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Arch Clin Neuropsychol. 2017 Feb;32(1):40-52. doi: 10.1093/arclin/acw091. Epub 2016 Oct 27.

Brain Network Theory Can Predict Whether Neuropsychological Outcomes Will Differ from Clinical Expectations.

Author information

1
Department of Neurology, University of Iowa Carver College of Medicine, Iowa City, IA, USA.
2
Department of Psychology, University of Iowa, Iowa City, IA, USA.
3
Department of Neurology, Washington University School of Medicine, St Louis, MO, USA.
4
Department of Radiology, Washington University School of Medicine, St Louis, MO, USA.
5
Department of Anatomy and Neurobiology, Washington University School of Medicine, St Louis, MO, USA.
6
Department of Psychology, Washington University in Saint Louis, St Louis, MO, USA.
7
Department of Neurosurgery, Washington University School of Medicine, St Louis, MO, USA.
8
Department of Biomedical Engineering, Washington University in Saint Louis, St Louis, MO, USA.
9
Department of Neurology, University of Iowa Carver College of Medicine, Iowa City, IA, USA daniel-tranel@uiowa.edu.

Abstract

OBJECTIVE:

Theories of brain-network organization based on neuroimaging data have burgeoned in recent years, but the predictive power of such theories for cognition and behavior has only rarely been examined. Here, predictions from clinical neuropsychologists about the cognitive profiles of patients with focal brain lesions were used to evaluate a brain-network theory (Warren et al., 2014).

METHOD:

Neuropsychologists made predictions regarding the neuropsychological profiles of a neurological patient sample (N = 30) based on lesion location. The neuropsychologists then rated the congruence of their predictions with observed neuropsychological outcomes, in regard to the "severity" of neuropsychological deficits and the "focality" of neuropsychological deficits. Based on the network theory, two types of lesion locations were identified: "target" locations (putative hubs in a brain-wide network) and "control" locations (hypothesized to play limited roles in network function).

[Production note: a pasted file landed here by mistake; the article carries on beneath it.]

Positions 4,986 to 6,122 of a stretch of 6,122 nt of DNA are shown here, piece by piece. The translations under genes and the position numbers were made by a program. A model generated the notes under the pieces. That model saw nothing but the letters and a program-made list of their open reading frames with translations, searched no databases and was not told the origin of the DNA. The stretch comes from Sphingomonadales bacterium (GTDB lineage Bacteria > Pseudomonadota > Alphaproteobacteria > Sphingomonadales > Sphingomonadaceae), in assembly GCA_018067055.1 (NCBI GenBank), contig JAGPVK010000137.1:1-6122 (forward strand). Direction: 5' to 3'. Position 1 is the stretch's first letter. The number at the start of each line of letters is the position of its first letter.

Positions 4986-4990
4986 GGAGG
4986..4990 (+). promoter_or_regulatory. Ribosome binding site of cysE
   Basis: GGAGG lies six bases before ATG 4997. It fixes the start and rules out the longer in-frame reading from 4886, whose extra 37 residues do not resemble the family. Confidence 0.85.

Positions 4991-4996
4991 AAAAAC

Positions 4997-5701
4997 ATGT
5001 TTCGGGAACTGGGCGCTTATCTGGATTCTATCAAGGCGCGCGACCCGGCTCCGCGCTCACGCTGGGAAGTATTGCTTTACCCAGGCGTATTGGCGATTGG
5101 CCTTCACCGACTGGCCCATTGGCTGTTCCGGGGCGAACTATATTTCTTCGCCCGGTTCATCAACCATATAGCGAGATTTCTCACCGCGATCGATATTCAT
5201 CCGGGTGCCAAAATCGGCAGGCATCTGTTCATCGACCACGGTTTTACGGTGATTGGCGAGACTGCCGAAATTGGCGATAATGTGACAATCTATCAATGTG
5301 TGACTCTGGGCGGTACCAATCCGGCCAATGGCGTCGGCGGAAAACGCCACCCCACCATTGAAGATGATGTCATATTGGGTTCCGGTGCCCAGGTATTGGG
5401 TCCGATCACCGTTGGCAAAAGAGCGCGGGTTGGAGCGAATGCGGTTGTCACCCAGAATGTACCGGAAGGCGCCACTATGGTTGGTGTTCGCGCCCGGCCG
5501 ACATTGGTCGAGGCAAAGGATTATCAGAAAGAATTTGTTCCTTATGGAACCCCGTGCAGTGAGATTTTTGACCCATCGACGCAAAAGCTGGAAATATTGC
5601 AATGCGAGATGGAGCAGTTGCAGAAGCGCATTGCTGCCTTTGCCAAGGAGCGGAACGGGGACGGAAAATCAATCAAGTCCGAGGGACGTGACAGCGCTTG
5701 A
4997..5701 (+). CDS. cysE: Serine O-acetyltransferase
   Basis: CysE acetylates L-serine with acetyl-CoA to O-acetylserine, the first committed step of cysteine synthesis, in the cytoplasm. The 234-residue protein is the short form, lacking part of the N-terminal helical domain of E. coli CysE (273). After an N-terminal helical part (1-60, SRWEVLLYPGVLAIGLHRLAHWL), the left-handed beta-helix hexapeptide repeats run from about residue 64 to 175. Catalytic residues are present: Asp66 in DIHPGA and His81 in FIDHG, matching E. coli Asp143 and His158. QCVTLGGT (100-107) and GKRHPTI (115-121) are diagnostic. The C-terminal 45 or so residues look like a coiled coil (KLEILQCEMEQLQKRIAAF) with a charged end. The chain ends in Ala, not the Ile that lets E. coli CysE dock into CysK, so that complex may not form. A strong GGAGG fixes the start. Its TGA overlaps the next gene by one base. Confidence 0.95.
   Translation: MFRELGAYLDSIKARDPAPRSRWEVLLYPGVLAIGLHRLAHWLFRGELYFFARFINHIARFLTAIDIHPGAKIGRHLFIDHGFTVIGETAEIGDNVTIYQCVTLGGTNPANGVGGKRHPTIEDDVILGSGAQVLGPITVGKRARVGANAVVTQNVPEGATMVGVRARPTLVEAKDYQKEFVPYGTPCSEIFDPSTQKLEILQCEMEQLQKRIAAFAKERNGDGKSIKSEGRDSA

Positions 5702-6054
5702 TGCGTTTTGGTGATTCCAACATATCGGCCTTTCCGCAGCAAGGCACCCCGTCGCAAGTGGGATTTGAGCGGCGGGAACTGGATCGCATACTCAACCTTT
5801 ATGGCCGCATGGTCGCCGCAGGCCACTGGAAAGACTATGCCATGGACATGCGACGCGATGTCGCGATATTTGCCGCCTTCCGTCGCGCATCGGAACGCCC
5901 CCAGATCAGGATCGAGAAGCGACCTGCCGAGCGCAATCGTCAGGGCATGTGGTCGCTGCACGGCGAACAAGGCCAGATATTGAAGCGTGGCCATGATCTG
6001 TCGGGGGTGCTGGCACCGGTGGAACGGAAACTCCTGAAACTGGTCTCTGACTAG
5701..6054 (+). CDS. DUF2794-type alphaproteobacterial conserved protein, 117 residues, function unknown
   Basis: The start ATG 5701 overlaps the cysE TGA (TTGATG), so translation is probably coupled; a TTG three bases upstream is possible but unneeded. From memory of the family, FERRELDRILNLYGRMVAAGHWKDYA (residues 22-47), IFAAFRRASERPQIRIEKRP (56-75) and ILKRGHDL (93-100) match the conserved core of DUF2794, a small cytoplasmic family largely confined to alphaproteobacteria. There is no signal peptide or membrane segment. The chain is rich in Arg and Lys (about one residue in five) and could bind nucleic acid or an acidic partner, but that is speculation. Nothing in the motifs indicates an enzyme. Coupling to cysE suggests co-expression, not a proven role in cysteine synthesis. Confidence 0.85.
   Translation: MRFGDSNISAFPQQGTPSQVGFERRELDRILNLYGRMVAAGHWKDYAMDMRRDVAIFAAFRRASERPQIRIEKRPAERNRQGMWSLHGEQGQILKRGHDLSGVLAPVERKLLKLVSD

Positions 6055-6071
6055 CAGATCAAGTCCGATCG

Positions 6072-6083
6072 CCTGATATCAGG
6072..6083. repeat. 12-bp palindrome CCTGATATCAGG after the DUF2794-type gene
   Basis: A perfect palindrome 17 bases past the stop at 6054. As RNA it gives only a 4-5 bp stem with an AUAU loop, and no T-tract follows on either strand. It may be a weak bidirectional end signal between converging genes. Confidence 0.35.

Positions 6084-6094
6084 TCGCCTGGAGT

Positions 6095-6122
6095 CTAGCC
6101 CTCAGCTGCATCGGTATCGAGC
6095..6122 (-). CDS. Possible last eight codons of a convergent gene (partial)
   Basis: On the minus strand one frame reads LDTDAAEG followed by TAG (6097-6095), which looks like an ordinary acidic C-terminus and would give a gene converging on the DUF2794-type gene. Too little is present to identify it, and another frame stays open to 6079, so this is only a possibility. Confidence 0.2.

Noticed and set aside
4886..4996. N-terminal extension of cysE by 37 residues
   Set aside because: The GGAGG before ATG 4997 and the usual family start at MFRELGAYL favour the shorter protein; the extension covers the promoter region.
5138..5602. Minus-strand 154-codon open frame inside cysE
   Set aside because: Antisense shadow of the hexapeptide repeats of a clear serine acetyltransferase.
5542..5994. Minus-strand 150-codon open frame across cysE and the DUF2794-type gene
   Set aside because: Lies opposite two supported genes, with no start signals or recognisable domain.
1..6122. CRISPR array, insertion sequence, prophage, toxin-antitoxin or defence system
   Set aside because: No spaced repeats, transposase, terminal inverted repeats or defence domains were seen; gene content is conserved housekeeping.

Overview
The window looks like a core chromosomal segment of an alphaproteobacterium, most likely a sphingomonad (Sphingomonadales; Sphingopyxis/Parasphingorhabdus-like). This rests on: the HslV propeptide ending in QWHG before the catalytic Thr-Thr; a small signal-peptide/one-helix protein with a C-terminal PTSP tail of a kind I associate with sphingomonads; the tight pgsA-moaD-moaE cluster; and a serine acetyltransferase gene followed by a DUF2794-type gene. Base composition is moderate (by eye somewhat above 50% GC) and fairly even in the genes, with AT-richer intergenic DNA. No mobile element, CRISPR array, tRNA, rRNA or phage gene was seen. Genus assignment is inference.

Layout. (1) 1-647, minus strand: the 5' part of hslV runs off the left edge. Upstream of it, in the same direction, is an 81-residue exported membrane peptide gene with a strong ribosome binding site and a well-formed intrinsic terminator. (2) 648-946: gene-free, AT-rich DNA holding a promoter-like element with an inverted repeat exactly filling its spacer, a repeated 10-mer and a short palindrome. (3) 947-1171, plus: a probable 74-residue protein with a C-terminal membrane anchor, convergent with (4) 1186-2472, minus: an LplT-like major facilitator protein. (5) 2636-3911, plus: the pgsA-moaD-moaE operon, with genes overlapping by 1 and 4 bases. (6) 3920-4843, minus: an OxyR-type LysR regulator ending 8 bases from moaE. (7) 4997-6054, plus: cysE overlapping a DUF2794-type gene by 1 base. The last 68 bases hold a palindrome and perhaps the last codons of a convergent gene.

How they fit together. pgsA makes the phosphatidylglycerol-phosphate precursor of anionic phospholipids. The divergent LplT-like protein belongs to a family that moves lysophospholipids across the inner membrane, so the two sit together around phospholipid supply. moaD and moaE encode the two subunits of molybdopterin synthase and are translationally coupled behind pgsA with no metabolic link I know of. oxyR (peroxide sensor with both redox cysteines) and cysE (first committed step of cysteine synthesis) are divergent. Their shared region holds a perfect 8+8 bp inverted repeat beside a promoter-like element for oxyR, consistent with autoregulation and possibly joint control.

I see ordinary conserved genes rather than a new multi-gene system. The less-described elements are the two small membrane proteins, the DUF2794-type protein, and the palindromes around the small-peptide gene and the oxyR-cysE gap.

RESULTS:

We found that patients with lesions of target locations (N = 19) had deficits of greater than expected severity that were more widespread than expected, whereas patients with lesions of control locations (N = 11) showed milder, circumscribed deficits that were more congruent with expectations.

CONCLUSIONS:

The findings for the target brain locations suggest that prevailing views of brain-behavior relationships may be sharpened and refined by integrating recently proposed network-oriented perspectives.

KEYWORDS:

Brain; Cognition; Lesion; Network; Neuropsychology; Profile agreement

PMID:
27789443
DOI:
10.1093/arclin/acw091
[Indexed for MEDLINE]

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